Energy & Environment

Lawmakers ask Trump administration to help Gulf oil and gas producers

A group of 14 lawmakers is asking the Trump administration to help out the offshore energy industry amid a decline in oil prices linked to international disputes and the coronavirus pandemic.

The 13 Republicans and one Democrat sent a letter on Friday to Interior Secretary David Bernhardt asking him to reduce or waive royalties for oil and gas leases in the Gulf of Mexico. 

“The Department of the Interior has existing authority to temporarily reduce or eliminate royalties set forth in the leases in the Western and Central Planning Areas of the Gulf of Mexico and other lease areas,” the lawmakers wrote. 

“We urge you to examine the viability of a temporary reduction in royalties as domestic energy producers weather this combination of an [Organization of the Petroleum Exporting Countries]-driven price war and an epidemic that is driving millions of people around the world into quarantines of one kind or another,” they added. “Such an action in the short term will help mitigate a price war that is sinking prices and decreasing production.”

Their letter follows a separate action by the Trump administration that boosts the oil industry at large.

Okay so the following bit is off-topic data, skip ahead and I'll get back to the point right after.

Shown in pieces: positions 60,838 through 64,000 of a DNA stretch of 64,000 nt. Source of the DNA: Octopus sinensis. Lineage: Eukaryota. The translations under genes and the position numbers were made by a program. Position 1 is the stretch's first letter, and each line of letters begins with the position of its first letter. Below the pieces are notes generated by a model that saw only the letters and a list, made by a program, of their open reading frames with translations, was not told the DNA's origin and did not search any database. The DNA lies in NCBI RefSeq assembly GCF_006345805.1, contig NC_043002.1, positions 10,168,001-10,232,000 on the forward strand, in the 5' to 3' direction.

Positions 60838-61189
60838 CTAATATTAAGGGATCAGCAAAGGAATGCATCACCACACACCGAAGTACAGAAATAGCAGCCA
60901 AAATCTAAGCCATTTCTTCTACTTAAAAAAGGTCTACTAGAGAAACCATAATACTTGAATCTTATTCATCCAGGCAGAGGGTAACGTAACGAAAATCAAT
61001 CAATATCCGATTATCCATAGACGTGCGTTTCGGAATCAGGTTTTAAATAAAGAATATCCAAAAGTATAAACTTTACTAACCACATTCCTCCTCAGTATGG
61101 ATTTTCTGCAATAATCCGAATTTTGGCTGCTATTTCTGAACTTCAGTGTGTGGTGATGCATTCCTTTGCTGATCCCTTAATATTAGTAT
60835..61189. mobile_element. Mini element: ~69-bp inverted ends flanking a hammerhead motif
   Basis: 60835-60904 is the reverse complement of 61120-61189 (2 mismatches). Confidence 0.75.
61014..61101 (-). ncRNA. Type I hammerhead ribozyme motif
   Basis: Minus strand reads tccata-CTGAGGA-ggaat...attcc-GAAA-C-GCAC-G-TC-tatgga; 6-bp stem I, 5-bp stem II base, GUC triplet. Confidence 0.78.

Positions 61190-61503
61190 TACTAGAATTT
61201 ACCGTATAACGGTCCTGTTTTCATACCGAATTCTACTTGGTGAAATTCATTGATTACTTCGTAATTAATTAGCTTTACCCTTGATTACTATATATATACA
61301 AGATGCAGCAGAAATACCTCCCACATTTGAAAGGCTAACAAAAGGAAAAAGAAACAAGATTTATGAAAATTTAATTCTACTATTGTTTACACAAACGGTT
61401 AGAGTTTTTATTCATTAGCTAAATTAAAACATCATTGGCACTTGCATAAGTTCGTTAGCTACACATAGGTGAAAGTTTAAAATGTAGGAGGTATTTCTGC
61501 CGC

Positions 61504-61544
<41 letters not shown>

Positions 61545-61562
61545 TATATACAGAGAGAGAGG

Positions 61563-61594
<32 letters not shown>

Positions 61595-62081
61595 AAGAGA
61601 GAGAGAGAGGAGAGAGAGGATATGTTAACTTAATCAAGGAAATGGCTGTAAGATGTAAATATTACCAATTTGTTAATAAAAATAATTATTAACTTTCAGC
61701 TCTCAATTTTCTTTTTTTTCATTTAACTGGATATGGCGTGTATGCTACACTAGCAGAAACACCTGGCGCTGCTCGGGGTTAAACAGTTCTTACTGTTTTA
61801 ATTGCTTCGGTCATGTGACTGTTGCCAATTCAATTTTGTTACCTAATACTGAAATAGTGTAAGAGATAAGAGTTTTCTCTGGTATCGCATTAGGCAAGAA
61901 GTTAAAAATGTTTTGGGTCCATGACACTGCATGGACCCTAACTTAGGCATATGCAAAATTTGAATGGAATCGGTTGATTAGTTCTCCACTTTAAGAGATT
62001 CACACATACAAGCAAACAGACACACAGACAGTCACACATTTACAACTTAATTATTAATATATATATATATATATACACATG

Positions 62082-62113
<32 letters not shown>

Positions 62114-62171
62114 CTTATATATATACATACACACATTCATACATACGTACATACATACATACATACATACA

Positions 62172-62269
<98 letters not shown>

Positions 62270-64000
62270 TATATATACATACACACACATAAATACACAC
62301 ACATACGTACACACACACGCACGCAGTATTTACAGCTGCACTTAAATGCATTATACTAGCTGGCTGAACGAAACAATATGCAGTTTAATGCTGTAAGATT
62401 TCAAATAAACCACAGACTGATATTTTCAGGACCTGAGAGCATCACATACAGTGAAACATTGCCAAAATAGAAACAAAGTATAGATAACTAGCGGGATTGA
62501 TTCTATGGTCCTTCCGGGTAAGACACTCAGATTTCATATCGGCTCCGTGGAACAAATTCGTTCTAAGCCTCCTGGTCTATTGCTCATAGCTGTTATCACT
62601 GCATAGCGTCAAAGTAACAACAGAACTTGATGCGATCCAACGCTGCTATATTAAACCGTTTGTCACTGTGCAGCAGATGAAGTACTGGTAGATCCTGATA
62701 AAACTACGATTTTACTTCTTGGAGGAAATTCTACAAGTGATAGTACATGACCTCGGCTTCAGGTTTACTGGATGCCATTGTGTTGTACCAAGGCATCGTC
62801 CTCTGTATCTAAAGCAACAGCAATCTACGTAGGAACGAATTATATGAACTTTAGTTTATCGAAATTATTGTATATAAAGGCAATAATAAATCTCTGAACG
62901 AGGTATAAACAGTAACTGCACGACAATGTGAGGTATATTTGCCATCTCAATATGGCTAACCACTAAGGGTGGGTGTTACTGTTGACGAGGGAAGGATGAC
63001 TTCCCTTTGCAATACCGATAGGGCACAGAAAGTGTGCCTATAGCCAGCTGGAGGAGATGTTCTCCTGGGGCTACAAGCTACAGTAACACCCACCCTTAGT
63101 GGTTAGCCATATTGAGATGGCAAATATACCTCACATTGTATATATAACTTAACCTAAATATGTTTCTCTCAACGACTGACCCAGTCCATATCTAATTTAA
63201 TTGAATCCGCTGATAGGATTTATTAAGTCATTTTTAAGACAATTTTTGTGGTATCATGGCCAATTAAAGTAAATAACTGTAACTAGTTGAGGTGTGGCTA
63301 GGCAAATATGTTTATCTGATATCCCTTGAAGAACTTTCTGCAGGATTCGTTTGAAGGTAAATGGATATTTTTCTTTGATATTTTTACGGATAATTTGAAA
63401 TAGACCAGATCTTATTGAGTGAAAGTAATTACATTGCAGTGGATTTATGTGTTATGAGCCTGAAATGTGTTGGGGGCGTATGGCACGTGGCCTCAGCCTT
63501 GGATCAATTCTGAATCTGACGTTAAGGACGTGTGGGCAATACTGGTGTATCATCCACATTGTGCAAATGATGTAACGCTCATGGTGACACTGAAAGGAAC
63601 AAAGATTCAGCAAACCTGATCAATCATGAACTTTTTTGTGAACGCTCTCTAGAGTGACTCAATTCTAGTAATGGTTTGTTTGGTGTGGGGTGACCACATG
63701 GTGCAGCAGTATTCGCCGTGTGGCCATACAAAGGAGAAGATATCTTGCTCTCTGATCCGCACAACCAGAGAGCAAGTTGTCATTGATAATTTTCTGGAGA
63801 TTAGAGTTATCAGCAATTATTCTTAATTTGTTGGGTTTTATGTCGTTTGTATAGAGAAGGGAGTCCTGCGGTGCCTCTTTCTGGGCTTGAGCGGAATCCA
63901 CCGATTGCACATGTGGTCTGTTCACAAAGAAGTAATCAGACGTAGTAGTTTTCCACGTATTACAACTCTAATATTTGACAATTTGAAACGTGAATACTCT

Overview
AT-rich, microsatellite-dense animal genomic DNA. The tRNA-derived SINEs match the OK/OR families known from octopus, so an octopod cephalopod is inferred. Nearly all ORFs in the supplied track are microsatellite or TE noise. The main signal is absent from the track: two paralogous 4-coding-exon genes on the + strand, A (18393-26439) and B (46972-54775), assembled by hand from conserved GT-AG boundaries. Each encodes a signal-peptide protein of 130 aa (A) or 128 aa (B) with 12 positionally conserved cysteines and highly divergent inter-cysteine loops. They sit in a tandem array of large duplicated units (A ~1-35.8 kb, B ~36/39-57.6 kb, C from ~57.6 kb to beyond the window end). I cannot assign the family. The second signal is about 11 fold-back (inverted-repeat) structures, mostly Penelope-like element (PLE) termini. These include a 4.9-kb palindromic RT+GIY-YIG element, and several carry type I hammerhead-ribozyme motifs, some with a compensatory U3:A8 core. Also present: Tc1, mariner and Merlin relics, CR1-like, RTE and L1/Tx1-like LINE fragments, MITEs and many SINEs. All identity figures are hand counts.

On Thursday, the Energy Department announced that it will buy 30 million barrels of oil from producers to be stored in the Strategic Petroleum Reserve.

The Friday letter was signed by Reps. Dan Crenshaw (R-Texas), Randy K. Weber (R-Texas), Clay Higgins (R-La.), Mike Johnson (R-La.), Bill Flores (R-Texas), Chip Roy (R-Texas), Bruce Westerman (R-Ark.), Ralph Abraham (R-La.), Kevin Hern (R-Okla.), Jeff Duncan (R-S.C.), Brian Babin (R-Texas), Michael C. Burgess (R-Texas), Michael Cloud (R-Texas) and Lizzie Fletcher (D-Texas). 

“This call for royalty relief on offshore oil and gas will help ensure that the cost of production isn’t more than the price of the commodities. This is especially important for America’s smaller producers – many of whom are based in Texas – who feel the burden of these royalties the most,” Crenshaw’s office said a statement about the letter. 

The idea of reducing royalties for fossil fuels leases, however, came under fire from some Democrats even before the lawmakers sent their letter. 

Last week, Sens. Bernie Sanders (I-Vt.), Jeff Merkley (D-Ore.) and Ed Markey (D-Mass.) introduced legislation aiming to prevent the administration from reducing royalty rates for coal, oil or gas recovery. 

“We shouldn’t be producing these dirty fossil fuels at all, much less providing billions of dollars in taxpayer subsidies to the industry every year,” Sanders said in a statement at the time. 

The three senators also wrote a letter to President Trump last week, saying that giving federal assistance to oil companies “would be a wasteful misuse of government resources that would exacerbate the climate crisis.”

Industry, however, praised the action. 

“Royalty relief will help preserve American energy competitiveness, while ensuring a fair return to taxpayers,” National Ocean Industries Association President Erik Milito said in a statement. 

Tags Bernie Sanders Bill Flores BP Bruce Westerman Chip Roy Clay Higgins Coronavirus Dan Crenshaw Donald Trump Ed Markey Jeff Duncan Jeff Merkley Kevin Hern Mike Johnson Oil prices Royalty payment Strategic Petroleum Reserve
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